Face Protection

Face Protection

The eyes and face are subject to injury from many kinds of hazards in all types of industries. Cuts, burns, rashes, blindness and scarring can result from flying particles, molten metal, extreme heat or cold, and chemical contact.

Biological hazards such as splashing or splattering of body fluids can cause infection when contact is made with the eye or face.

Dust and particulate matter can travel long distances with enough force to damage the face and eyes.

Electromagnetic hazards are present when welding, brazing, cutting and torching; visible light, ultraviolet radiation and infrared radiation require careful selection of face protection as does ionizing radiation.

Impact hazards can be found during grinding, chipping, machining, replacing tong dies, cutting the drilling line and other times when a hammer is used to strike something.

Chemical hazards exist when handling liquids or solids, such as when measuring, pouring, mixing drilling mud chemicals or cleaning mud handling equipment.

Thermal hazards such as hot sparks from welding or cutting, and fire and freezing temperatures are all exposures that can seriously damage the face.

Precautions:  When hazards cannot otherwise be eliminated or controlled, personal protective equipment such as face shields and eye protection should be utilized.

The workplace should be analyzed for hazardous exposures.  Upon determining the need for PPE, a written PPE program should be written include the following:

  1. Hazard analysis and description of why PPE is the best control measure; how PPE is selected, maintained and how its use is evaluated.
  2. Training of employees and program review for effectiveness in preventing employee injury or illness.
  3. Properly maintained equipment and guarding can effectively minimize eye and face hazards.
  4. Wherever possible, permanent enclosures or system guarding should be installed rather than relying on face shields.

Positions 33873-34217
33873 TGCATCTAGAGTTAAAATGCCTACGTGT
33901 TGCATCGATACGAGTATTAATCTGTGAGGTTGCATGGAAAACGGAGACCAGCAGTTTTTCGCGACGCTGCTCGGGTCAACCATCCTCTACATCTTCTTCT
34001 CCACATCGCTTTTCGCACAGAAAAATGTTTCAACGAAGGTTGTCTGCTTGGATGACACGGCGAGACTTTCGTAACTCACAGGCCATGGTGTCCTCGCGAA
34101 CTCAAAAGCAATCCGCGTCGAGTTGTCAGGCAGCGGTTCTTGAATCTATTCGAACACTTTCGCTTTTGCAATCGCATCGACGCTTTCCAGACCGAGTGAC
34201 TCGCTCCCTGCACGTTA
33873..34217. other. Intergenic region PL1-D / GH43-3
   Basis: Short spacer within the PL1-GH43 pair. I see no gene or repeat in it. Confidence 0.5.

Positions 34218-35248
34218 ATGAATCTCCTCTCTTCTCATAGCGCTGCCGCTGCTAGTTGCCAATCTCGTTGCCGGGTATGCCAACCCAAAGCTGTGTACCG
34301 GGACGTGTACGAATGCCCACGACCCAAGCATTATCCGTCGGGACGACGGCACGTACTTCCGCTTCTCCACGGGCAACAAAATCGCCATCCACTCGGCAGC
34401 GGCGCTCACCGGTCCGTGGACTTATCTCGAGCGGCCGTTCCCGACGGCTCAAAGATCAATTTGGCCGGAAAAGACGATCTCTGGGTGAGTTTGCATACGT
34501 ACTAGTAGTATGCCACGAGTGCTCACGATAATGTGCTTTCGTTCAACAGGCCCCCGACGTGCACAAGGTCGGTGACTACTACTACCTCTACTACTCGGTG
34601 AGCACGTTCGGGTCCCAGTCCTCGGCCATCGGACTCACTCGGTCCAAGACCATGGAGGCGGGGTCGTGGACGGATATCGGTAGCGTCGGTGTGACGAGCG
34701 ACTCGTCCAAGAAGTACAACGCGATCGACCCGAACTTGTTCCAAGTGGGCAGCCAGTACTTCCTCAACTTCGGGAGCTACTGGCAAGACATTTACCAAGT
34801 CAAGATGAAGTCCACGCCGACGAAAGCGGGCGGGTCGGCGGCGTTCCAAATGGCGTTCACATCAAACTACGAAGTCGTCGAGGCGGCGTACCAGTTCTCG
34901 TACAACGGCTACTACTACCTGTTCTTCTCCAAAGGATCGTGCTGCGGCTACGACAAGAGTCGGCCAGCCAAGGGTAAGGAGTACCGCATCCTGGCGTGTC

5. When personal protection is required, posting signs can help notify and enforce the policy as well as employee training.
  6. Training should include the recognition of eye and face hazards, maintenance and proper use of safety gear and first aid procedures.
  7. Maintenance of PPE is important. A dirty or scratched face shield, for example, can worsen conditions by clouding a worker’s vision. Obscured vision makes any workplace that much more dangerous and may cause workers to choose not to use protective equipment. Properly maintained, cleaned and fitted face and eye protection encourages consistent use, which improves safety.

Based on the type and degree of hazard, face protection can include face shields with safety eyewear worn underneath, welding helmets with face shields of suitable lens shade and full face respirators.  Explosive environments require explosion-proof shielding. When faced with high-temperature exposures, a screened or reflective face shield may be required.

Safety glasses or goggles should always be worn with face shields.  When prescription lenses are required, they should be incorporated into the face protection as prescription safety glasses or prescription respirator inserts.  Many times, injured workers are not those directly performing hazardous work but those who are visiting or “just passing through.” Some eye and face hazards, such as flying particulates or liquid splash, can injure people in adjacent areas.  Protective curtains or area shields can help minimize exposure.  Posting “eye and face protection required” signs and training also reinforces proper safety procedures.